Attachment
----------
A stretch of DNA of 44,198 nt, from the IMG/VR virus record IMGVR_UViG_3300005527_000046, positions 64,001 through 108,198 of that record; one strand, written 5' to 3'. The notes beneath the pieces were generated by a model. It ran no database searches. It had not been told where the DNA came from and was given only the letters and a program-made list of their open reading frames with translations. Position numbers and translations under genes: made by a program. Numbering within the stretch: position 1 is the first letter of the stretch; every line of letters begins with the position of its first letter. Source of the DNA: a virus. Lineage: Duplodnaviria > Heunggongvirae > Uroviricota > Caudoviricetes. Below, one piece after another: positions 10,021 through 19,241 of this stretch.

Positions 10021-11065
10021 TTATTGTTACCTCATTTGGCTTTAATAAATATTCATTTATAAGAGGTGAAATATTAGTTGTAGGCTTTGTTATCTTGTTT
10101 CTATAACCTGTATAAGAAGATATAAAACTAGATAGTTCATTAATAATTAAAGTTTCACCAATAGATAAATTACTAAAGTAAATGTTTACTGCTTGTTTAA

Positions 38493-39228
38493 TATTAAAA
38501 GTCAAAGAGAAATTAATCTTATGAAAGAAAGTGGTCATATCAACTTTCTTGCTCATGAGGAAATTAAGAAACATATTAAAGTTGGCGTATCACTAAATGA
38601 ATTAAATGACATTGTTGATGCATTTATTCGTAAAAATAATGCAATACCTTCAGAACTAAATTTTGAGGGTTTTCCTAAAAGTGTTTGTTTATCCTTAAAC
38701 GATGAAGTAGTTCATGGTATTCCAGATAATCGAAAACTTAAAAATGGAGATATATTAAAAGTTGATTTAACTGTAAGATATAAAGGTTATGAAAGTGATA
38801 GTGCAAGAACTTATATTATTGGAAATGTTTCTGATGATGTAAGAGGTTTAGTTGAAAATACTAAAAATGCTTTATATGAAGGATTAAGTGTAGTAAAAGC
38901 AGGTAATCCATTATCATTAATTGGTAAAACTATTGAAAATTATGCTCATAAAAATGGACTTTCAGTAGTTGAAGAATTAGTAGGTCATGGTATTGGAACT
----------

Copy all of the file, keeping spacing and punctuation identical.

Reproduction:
A stretch of DNA of 44,198 nt, from the IMG/VR virus record IMGVR_UViG_3300005527_000046, positions 64,001 through 108,198 of that record; one strand, written 5' to 3'. The notes beneath the pieces were generated by a model. It ran no database searches. It had not been told where the DNA came from and was given only the letters and a program-made list of their open reading frames with translations. Position numbers and translations under genes: made by a program. Numbering within the stretch: position 1 is the first letter of the stretch; every line of letters begins with the position of its first letter. Source of the DNA: a virus. Lineage: Duplodnaviria > Heunggongvirae > Uroviricota > Caudoviricetes. Below, one piece after another: positions 10,021 through 19,241 of this stretch.

Positions 10021-11065
10021 TTATTGTTACCTCATTTGGCTTTAATAAATATTCATTTATAAGAGGTGAAATATTAGTTGTAGGCTTTGTTATCTTGTTT
10101 CTATAACCTGTATAAGAAGATATAAAACTAGATAGTTCATTAATAATTAAAGTTTCACCAATAGATAAATTACTAAAGTAAATGTTTACTGCTTGTTTAA

Positions 38493-39228
38493 TATTAAAA
38501 GTCAAAGAGAAATTAATCTTATGAAAGAAAGTGGTCATATCAACTTTCTTGCTCATGAGGAAATTAAGAAACATATTAAAGTTGGCGTATCACTAAATGA
38601 ATTAAATGACATTGTTGATGCATTTATTCGTAAAAATAATGCAATACCTTCAGAACTAAATTTTGAGGGTTTTCCTAAAAGTGTTTGTTTATCCTTAAAC
38701 GATGAAGTAGTTCATGGTATTCCAGATAATCGAAAACTTAAAAATGGAGATATATTAAAAGTTGATTTAACTGTAAGATATAAAGGTTATGAAAGTGATA
38801 GTGCAAGAACTTATATTATTGGAAATGTTTCTGATGATGTAAGAGGTTTAGTTGAAAATACTAAAAATGCTTTATATGAAGGATTAAGTGTAGTAAAAGC
38901 AGGTAATCCATTATCATTAATTGGTAAAACTATTGAAAATTATGCTCATAAAAATGGACTTTCAGTAGTTGAAGAATTAGTAGGTCATGGTATTGGAACT